The fleabirds came in a caravan, a dozen strange vehicles. They were loud and cantankerous machines, rumbling and belching smoke, primitive things still powered by combustion. The vehicles are as garish and ugly as the people who stream out of them. They are flying ancient flags, forgotten mementos of bygone eras, and strange symbols like rainbow skulls painted on the sides of the vehicles. They moved in a strange harmony, directed by a small number of hairy men in animal hide jackets. Within an afternoon, the caravan was a tiny village, with homes arrayed around a common space, and a large trailer unfolded to become a common kitchen to feed all of them. They killed and brought back all sorts of animal vermin, skinned them, cooked them, and ate them.

Origins and History:

Fleabirds are a nomadic culture indigenous to North America. This socio-ethnic group comes largely from Anglo-European and African ancestries and most can trace their roots back to the poverty stricken parts of the United States during the middle and late Petroleum Era. As the Resource Wars sputtered out and the Second Dark age settled, the people in more directly affected areas simply up and moved. While many people were tied to their homes, many of these previously viewed as very poor people had the ability to hook a vehicle up to their homes and just drive away.

Through the second Dark Age, these mobile homes became part of a caravan culture. A family would occupy a small trailer, and had a single vehicle to pull it. These caravans would be accompanied by buses, work vehicles, and motorcycles, and this mobile population would travel wherever there was a chance to find work, and money to take care of their families. This culture grew and adapted, learning new skills and honing old ones. The old trailer and mobile homes were eventually replaced with more streamlined units, made of stronger and lighter materials. Where the first generation of Fleabirds were in pressboard homes with wheels, the latest generation of Fleabird homes are made of synthetic plastics, scavenged building materials, and other higher grade goods.

The Fleabirds have adopted their own culture, drawing on a mixture of native american practices and traditions (hunting, rites of manhood) Pre-Cosmic era spirituality (Southern Baptist Hellfire and salvation) and a crafting culture of moonshining, ethnic cooking, and music (country/folk/rap).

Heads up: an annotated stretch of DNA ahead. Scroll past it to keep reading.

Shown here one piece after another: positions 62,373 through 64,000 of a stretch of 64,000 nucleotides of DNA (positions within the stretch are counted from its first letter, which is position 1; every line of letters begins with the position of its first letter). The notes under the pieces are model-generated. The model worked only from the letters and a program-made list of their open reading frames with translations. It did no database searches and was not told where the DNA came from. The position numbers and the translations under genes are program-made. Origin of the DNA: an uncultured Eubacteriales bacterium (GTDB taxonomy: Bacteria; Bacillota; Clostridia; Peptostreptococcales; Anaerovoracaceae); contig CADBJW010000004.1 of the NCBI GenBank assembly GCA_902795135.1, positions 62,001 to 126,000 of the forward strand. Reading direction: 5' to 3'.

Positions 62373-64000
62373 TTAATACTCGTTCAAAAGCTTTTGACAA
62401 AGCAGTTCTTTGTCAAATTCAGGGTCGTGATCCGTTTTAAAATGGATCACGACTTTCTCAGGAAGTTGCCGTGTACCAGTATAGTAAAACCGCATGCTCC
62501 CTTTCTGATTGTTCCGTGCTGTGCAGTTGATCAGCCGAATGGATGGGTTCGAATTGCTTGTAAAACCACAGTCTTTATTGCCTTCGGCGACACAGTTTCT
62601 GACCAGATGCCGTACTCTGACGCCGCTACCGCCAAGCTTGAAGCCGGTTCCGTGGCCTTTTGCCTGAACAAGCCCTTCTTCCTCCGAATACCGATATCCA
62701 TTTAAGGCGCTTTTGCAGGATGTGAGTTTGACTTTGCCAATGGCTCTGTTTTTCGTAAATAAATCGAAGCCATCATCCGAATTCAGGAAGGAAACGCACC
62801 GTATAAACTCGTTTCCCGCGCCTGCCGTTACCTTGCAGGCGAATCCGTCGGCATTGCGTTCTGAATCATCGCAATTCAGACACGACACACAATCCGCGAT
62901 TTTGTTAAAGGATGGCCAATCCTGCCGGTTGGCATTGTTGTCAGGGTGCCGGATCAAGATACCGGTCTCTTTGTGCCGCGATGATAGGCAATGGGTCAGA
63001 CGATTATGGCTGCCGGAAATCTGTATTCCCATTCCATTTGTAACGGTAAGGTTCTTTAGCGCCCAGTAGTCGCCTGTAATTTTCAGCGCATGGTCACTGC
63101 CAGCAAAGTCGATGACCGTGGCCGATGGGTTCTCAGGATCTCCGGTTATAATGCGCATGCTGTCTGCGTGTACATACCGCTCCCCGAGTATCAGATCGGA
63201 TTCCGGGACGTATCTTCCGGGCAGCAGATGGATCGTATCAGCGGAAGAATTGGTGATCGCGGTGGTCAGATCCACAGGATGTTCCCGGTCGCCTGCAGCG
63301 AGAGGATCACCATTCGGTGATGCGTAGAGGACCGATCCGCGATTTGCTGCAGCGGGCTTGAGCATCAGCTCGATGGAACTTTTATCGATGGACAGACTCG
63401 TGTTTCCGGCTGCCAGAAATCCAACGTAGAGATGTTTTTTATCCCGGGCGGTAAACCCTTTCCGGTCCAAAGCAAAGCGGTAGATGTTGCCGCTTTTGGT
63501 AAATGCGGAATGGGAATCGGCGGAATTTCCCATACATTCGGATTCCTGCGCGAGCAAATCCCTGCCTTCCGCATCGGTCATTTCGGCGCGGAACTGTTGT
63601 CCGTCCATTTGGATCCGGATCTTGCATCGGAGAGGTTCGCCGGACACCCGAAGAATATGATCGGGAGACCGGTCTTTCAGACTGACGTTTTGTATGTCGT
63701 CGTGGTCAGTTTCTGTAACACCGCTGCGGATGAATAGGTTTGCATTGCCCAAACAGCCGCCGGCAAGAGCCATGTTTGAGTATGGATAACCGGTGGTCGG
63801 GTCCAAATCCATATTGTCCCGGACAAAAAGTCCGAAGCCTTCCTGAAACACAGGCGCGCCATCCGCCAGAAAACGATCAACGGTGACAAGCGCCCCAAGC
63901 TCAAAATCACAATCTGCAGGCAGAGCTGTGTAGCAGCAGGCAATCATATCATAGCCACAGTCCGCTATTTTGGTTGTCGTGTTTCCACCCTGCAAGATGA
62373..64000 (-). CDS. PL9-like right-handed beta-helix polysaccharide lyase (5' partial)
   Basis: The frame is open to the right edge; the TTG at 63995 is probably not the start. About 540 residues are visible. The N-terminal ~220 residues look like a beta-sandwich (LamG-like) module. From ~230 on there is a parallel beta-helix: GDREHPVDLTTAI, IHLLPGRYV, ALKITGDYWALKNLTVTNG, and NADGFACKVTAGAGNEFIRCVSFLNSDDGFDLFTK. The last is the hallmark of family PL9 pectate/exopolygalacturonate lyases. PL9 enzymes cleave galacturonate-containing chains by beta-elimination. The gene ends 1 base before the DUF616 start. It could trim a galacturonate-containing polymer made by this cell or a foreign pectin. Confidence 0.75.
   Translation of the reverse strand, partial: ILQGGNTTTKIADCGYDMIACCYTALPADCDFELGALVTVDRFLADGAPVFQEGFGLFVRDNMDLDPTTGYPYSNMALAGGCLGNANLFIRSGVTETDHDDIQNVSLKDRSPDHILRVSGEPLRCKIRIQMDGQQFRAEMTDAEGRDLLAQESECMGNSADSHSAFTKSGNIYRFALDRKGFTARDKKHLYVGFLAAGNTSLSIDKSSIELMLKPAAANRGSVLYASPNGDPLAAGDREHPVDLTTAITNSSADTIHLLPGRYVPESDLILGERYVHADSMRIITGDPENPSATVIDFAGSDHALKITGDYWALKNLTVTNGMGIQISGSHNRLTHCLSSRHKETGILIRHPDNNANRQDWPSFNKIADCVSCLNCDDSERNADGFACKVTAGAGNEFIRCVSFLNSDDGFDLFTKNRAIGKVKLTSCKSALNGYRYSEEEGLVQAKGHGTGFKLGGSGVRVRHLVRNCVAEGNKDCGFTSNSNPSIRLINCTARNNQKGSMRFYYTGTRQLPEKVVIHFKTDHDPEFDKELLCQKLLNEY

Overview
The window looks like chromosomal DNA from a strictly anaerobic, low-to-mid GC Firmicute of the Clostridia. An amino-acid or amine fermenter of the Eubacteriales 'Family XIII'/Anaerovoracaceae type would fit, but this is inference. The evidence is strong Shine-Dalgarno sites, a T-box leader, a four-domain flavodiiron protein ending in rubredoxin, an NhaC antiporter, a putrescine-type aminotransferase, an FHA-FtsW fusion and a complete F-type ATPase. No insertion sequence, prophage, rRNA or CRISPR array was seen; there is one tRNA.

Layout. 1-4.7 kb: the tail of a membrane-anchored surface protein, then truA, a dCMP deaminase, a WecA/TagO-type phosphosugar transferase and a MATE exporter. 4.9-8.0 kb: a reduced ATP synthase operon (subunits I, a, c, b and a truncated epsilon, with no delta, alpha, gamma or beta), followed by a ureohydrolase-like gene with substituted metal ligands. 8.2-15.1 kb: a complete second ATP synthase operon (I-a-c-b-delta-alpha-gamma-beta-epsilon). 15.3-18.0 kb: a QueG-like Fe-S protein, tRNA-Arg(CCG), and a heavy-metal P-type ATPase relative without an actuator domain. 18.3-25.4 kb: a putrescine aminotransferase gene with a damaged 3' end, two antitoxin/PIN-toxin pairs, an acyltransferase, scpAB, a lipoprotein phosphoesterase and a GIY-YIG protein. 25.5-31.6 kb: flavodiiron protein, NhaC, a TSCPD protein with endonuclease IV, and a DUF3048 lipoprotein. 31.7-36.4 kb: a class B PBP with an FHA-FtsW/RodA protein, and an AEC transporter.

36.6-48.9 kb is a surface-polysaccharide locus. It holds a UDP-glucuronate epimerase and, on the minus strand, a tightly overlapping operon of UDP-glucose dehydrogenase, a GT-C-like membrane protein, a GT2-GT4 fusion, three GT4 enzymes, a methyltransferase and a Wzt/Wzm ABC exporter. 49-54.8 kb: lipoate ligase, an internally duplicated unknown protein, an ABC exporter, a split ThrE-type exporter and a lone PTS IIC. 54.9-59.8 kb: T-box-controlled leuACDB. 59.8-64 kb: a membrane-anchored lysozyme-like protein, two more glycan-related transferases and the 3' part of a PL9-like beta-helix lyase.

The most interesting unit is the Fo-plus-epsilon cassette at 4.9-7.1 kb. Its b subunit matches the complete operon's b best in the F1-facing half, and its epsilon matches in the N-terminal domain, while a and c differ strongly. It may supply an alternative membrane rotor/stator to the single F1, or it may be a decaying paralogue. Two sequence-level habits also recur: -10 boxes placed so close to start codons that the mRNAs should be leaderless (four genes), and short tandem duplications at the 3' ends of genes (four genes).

The Flea Market:

One of the hallmarks of the Fleabirds is their propensity for gathering for major swap meets. There are certain locations, intersections of their travel routes where several caravans will all arrive at the same general time. When this happens, they will form up their ranks and lay out all of the various goods that they have scavenged from the ruins of the towns and cities too small to draw the attention of the scavengers and other resource reclamation corporations as well as home made goods like music instruments, alcohol, and food goods. The resulting flea market or swap meet lasts several days and it is open to outsiders, but the Fleabirds don't accept virtual currency, bitcoins, and the like, so smart potential traders will take physical goods to trade with the travelers.

The Flea Markets are a good place to drop a dingus, something dug up from a town, lost research center, or truck that went into a ditch a century ago and wasn't recovered.

Gear and Equipment:

Mobile Homes: All Fleabird family have a mobile home that is largely self sufficient. Years of living off of the grid have caused them to learn how to live without it. They favor simple technologies that are easily repaired or replaced, and as such these homes have solar paneling, portable windmills, and other energy capturing technologies. The mobile homes are tough, have water capture and purification systems, and other features that allow a family to live in relative comfort away from the cities.

Vehicles: In the post automobile era, the Fleabirds are unique with their machines. They retain heavy trucks, buses, and other sundry vehicles, some of which are more than a century old. These vehicles are modified to run on alcohol derived fuels, and are like the gypsy and tinker wagons of antiquity, covered with art and icons relevant to the family that owns them.

Musical Instruments: in the age of pure electronic music, the Fleabirds still have physical music instruments and pass down the skill to play them through families and apprenticeships. (Imagine modern Southern Rock, progressive country, and the various fusions of Rap and country, Crunk, and other music originating from the South rendered into folk music).

Notable Stereotypes: